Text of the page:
Streamlining Survey Due Diligence

24 August, 2023

Navigating land development due diligence, especially in the context of land surveying, can be a complex and gradual undertaking if not guided by a well-defined path aligned with property owners’ or developers’ specific objectives.

Further, determining the level of preparation needed for an ideal site and avoiding over-preparation for a site that is likely to be deemed unsuitable is a delicate but important process.

During due diligence, practices such as American Land Title Association (ALTA) surveys and the careful compilation of topographic data can be highly demanding in terms of time and cost. Therefore, recognizing the strategic value of synchronizing these practices within the overarching project timeline is pivotal. The best practice is for these steps to be seamlessly aligned with the unique demands of each project, from the initial land acquisition phase to the final stages of development.

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The following information and insights should help you optimize your survey journey and achieve superior outcomes – often by capitalizing on the wealth of preliminary information about a site that’s typically available to developers and landowners at the start of a project.

Determining the Scope for Comprehensive, Precise, and Cost-Effective Surveys

Having a clear understanding of a survey’s intended purpose is key to efficiently allocating resources and to promote accurate results. For initial due diligence, a combination of boundary survey and geographic information system (GIS) topography might be sufficient.

However, when envisioning property development, or if you need comprehensive data for sales, the inclusion of an ALTA survey with detailed topographic information is important. By defining the survey’s purpose from the start, approaches can be tailored to specific project needs, saving time and reducing expenses.


Aligning survey objectives with development plans can also reveal the need for additional measures, such as establishing control points or benchmarks to facilitate future construction.

Overall, this comprehensive, precise, and cost-effective approach to scoping streamlines the survey process, promotes its efficiency and increases its contribution to project success.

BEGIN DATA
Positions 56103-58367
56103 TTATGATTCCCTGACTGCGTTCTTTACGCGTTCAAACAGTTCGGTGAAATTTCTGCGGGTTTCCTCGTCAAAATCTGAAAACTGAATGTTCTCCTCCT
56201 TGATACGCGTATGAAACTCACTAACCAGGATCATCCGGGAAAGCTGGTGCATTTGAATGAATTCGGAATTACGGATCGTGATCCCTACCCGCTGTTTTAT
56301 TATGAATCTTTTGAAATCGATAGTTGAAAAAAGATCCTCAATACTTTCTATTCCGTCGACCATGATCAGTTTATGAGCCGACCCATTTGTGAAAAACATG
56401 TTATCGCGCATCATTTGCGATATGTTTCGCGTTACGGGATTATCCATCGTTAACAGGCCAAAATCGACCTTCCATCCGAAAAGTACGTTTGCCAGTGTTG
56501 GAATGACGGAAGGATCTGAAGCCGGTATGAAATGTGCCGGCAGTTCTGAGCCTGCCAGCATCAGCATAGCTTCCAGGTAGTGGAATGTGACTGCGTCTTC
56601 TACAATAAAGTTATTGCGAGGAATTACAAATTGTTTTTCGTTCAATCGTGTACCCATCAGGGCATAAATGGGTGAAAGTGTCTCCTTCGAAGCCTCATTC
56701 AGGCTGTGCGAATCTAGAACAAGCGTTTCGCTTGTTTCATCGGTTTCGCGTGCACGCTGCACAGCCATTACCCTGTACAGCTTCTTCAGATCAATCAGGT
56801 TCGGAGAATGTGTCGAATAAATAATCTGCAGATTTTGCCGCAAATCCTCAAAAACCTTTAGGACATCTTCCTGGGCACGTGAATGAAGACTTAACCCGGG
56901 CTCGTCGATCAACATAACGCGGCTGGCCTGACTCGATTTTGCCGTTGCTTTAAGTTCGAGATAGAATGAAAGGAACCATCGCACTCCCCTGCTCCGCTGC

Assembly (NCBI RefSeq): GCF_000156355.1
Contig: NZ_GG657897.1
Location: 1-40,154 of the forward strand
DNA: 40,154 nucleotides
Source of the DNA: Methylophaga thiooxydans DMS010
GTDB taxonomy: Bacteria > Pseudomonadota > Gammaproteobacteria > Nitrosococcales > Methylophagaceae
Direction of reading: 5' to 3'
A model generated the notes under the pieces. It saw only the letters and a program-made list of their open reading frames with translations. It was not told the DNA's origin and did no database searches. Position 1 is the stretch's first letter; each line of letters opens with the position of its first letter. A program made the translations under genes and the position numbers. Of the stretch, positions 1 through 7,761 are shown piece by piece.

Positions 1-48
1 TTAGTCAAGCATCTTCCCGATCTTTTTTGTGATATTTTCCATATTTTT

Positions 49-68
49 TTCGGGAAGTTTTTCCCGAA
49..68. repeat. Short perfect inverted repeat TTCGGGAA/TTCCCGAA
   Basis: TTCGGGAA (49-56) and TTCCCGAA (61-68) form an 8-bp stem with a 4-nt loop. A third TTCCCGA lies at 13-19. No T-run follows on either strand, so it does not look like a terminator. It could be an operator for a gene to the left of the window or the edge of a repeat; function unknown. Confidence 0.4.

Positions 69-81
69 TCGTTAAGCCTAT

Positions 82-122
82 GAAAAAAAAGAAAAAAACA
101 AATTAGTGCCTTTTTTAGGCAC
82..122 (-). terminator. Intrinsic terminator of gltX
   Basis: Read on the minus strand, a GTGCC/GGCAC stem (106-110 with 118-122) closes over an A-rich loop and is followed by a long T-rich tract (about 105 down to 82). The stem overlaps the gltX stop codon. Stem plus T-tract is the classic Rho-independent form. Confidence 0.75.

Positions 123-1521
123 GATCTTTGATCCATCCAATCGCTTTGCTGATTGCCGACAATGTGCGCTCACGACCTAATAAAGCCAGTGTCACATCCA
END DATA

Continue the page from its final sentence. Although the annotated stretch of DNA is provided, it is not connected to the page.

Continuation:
Adapting to Future Needs with Cost-Effective ALTA Surveys

The opportunity to reduce cost is an advantage of opting for an ALTA survey without immediate topographic information.

In scenarios where an ALTA survey is required for property transactions but topographic data is not currently needed, a phased approach can prove more efficient. By initially providing an ALTA survey that thoroughly documents property boundaries, encumbrances, and other significant elements, you can secure the essential survey information you need while minimizing expenses.

We can save costs by providing just the ALTA survey first. This approach documents the property’s boundaries, encumbrances, and other critical elements.”

Tom Teabo, Associate

This approach is even more valuable when development feasibility remains uncertain. In these cases, the ALTA survey without topographic information provides a foundational understanding without committing resources to comprehensive topographic data collection upfront.

For projects ready to advance, combining the execution of ALTA and topographic surveys can also yield significant time and cost savings. The integrated approach may eliminate redundant efforts, streamlines the surveying process, and paves the way for effective decision-making during project development.

Leveraging Office-Only Surveys for Comprehensive Insights

The “office-only” survey method relies solely on existing records and data, eliminating the need for an on-site visit. This approach is primarily used to verify established boundary data or confirm previous survey measurements.

With GIS, we can advise clients on potential boundary issues without performing an on-site survey. This approach allows us to offer initial insights efficiently.”

Tom Teabo, Associate

Bohler’s access to extensive Geographic Information System (GIS) data and information from various agencies increases the comprehensiveness of the “office-only” approach.

Through the creation of a Computer-Aided Design (CAD) file incorporating collected deeds and official maps, we provide developers and landowners with valuable information about potential boundary concerns or gaps without conducting a physical on-site survey. This accelerates the initial information-gathering phase, enabling Bohler to deliver insights to our clients more efficiently.

While Bohler possesses a plethora of records and data for numerous sites, using data from a previous survey for a new land development project may necessitate additional validation and research to promote accuracy.

Of course, the thoroughness of an “office-only” survey hinges on the availability and dependability of existing data. Consequently, a physical site visit may be crucial for identifying issues that might not be uncovered through existing records.